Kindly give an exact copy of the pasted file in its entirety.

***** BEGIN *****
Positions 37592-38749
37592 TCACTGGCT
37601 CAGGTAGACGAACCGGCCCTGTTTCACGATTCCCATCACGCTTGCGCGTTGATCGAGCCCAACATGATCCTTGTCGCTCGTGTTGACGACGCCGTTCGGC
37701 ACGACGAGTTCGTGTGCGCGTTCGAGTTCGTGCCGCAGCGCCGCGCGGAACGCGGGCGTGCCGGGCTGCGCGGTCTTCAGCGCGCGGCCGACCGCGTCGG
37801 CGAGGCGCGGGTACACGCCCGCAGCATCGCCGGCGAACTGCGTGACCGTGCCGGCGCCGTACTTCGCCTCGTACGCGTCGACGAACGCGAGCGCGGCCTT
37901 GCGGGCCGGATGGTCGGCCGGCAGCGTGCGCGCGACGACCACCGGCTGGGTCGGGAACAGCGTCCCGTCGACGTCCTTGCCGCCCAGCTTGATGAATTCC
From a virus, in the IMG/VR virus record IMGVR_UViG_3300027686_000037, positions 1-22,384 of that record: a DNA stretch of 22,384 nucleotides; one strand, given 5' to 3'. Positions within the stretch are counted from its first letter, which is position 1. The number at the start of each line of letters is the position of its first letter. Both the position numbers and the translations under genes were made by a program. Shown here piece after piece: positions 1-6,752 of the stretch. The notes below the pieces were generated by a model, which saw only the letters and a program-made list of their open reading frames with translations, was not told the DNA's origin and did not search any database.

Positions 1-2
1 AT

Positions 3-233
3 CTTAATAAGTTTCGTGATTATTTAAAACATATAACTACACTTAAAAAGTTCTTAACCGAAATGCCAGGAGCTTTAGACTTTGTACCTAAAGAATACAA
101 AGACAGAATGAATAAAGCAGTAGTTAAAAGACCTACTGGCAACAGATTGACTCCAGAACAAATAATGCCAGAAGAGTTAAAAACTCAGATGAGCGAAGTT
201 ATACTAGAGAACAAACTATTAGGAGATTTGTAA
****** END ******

Positions 37592-38749
37592 TCACTGGCT
37601 CAGGTAGACGAACCGGCCCTGTTTCACGATTCCCATCACGCTTGCGCGTTGATCGAGCCCAACATGATCCTTGTCGCTCGTGTTGACGACGCCGTTCGGC
37701 ACGACGAGTTCGTGTGCGCGTTCGAGTTCGTGCCGCAGCGCCGCGCGGAACGCGGGCGTGCCGGGCTGCGCGGTCTTCAGCGCGCGGCCGACCGCGTCGG
37801 CGAGGCGCGGGTACACGCCCGCAGCATCGCCGGCGAACTGCGTGACCGTGCCGGCGCCGTACTTCGCCTCGTACGCGTCGACGAACGCGAGCGCGGCCTT
37901 GCGGGCCGGATGGTCGGCCGGCAGCGTGCGCGCGACGACCACCGGCTGGGTCGGGAACAGCGTCCCGTCGACGTCCTTGCCGCCCAGCTTGATGAATTCC
From a virus, in the IMG/VR virus record IMGVR_UViG_3300027686_000037, positions 1-22,384 of that record: a DNA stretch of 22,384 nucleotides; one strand, given 5' to 3'. Positions within the stretch are counted from its first letter, which is position 1. The number at the start of each line of letters is the position of its first letter. Both the position numbers and the translations under genes were made by a program. Shown here piece after piece: positions 1-6,752 of the stretch. The notes below the pieces were generated by a model, which saw only the letters and a program-made list of their open reading frames with translations, was not told the DNA's origin and did not search any database.

Positions 1-2
1 AT

Positions 3-233
3 CTTAATAAGTTTCGTGATTATTTAAAACATATAACTACACTTAAAAAGTTCTTAACCGAAATGCCAGGAGCTTTAGACTTTGTACCTAAAGAATACAA
101 AGACAGAATGAATAAAGCAGTAGTTAAAAGACCTACTGGCAACAGATTGACTCCAGAACAAATAATGCCAGAAGAGTTAAAAACTCAGATGAGCGAAGTT
201 ATACTAGAGAACAAACTATTAGGAGATTTGTAA